ICTs and Sustainable Development

During week five of class, we focused greatly on ICTs and inclusive sustainable development. While I have previously been aware of the disparities existing around the world regarding the availability of telecommunications technologies, it had never quite occurred to me the extent to which the lack of these technologies also greatly impacts the level of success and development that different regions are able to reach. In one of the readings on the WSIS Forum, there is a chart that outlines each of the SDGs and how telecommunications technologies are involved in reaching that goal. For example, telecommunications technologies are necessary to “end hunger, achieve food security and improved nutrition, and promote sustainable agriculture” (WSIS 7), since they can aid in providing farmers with access to necessary information such as information on new farming methods, as well as information on market prices for agricultural products. Access to more relevant information has the potential to empower farmers with the ability to improve their businesses while also encouraging external benefits to society such as more environmentally sustainable agricultural.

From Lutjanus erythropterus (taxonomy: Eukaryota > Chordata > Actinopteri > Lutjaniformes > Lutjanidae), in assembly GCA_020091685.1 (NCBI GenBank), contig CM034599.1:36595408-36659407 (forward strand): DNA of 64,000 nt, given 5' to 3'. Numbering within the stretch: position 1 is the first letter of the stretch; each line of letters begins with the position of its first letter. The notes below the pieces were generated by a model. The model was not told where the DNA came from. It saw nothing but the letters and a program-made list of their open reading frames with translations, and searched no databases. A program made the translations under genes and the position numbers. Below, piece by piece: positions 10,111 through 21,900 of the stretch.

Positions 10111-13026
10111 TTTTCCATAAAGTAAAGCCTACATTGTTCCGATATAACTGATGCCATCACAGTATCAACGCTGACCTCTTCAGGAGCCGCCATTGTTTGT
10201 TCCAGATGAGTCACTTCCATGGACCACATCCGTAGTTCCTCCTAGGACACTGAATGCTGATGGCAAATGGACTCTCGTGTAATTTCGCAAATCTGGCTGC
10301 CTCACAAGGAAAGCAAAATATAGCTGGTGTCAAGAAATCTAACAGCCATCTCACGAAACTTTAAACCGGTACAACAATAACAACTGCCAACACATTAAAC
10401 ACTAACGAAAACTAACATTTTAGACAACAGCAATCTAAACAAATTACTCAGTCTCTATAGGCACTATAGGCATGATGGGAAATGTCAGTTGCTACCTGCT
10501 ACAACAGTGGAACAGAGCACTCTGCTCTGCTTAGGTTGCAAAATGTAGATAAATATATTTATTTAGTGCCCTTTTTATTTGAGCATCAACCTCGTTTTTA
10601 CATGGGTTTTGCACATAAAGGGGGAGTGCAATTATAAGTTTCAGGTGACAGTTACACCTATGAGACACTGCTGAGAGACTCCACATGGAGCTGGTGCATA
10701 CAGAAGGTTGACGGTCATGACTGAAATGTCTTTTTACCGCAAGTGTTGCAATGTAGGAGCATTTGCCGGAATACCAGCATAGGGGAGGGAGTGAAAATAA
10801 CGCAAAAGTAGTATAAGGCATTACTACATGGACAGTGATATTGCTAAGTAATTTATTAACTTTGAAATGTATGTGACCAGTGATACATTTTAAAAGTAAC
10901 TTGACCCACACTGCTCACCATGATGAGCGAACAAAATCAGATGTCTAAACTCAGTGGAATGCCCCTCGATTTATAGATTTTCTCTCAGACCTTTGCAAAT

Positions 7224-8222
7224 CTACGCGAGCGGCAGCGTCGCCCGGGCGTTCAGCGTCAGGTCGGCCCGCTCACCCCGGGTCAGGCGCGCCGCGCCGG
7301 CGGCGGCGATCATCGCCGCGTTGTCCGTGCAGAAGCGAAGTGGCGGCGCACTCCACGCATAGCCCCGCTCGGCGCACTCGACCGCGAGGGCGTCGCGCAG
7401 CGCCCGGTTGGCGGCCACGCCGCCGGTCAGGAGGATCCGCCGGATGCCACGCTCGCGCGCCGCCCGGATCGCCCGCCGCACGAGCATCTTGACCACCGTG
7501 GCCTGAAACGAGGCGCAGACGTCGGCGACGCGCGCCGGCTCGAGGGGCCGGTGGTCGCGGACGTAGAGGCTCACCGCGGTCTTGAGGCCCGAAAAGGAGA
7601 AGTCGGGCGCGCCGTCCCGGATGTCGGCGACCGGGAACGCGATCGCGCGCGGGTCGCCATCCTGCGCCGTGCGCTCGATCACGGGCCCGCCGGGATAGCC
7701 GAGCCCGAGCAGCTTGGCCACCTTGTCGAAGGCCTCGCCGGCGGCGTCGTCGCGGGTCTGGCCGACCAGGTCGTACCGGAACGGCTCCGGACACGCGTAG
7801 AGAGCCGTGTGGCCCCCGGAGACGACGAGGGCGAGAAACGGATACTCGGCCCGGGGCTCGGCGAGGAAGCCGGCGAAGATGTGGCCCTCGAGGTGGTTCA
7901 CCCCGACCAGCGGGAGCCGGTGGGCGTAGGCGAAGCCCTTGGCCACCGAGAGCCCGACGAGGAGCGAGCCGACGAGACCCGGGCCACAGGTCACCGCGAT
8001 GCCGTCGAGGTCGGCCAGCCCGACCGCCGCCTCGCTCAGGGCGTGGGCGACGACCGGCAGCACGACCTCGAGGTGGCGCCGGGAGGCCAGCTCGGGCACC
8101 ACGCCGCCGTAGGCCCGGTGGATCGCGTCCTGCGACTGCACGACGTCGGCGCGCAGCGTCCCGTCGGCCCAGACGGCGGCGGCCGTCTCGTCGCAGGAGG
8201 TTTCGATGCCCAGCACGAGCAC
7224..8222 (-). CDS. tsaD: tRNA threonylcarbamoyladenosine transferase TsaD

The discussion from week five’s class also better informed me on which social groups tend to lack access to telecommunications technologies. For example, we learned that much of the disparities happen within “the poor in central cities and rural areas” (NTIA)– including issues pertaining to the lack in telephone and computer penetration. This lack of connection to available knowledge and communication essentially inhibits people’s capabilities to communicate with outside communities and gain knowledge that may be useful to their daily lives such as new job postings. In relation to upholding the Universal Declaration of Human Rights, I think it is important that the UNGA has reaffirmed their commitment to “build a people­-centred, inclusive and development-­oriented Information Society, where everyone can create, access, utilize and share information and knowledge” (Outcome Doc of the High­-Level Meeting of the General Assembly on the Overall Review of the Implementation of WSIS Outcomes). Equal access to information technologies should essentially shrink the knowledge gap and increase individual’s capabilities to keep up to date with necessary information that may not always be so readily accessible. Greater access to information also has the potential to contribute to vital development factors such as economic growth and social mobility. Finally, I think one of the most important aspects from the, Outcome Document of the High­-Level Meeting of the General Assembly on the Overall Review of the Implementation of WSIS Outcomes, was recognizing the fact that shrinking the digital divide will also require many policy and institutional changes around the world such as promoting gender equality as well as affordability of information technologies (as these are both issues that contribute to the digital divide).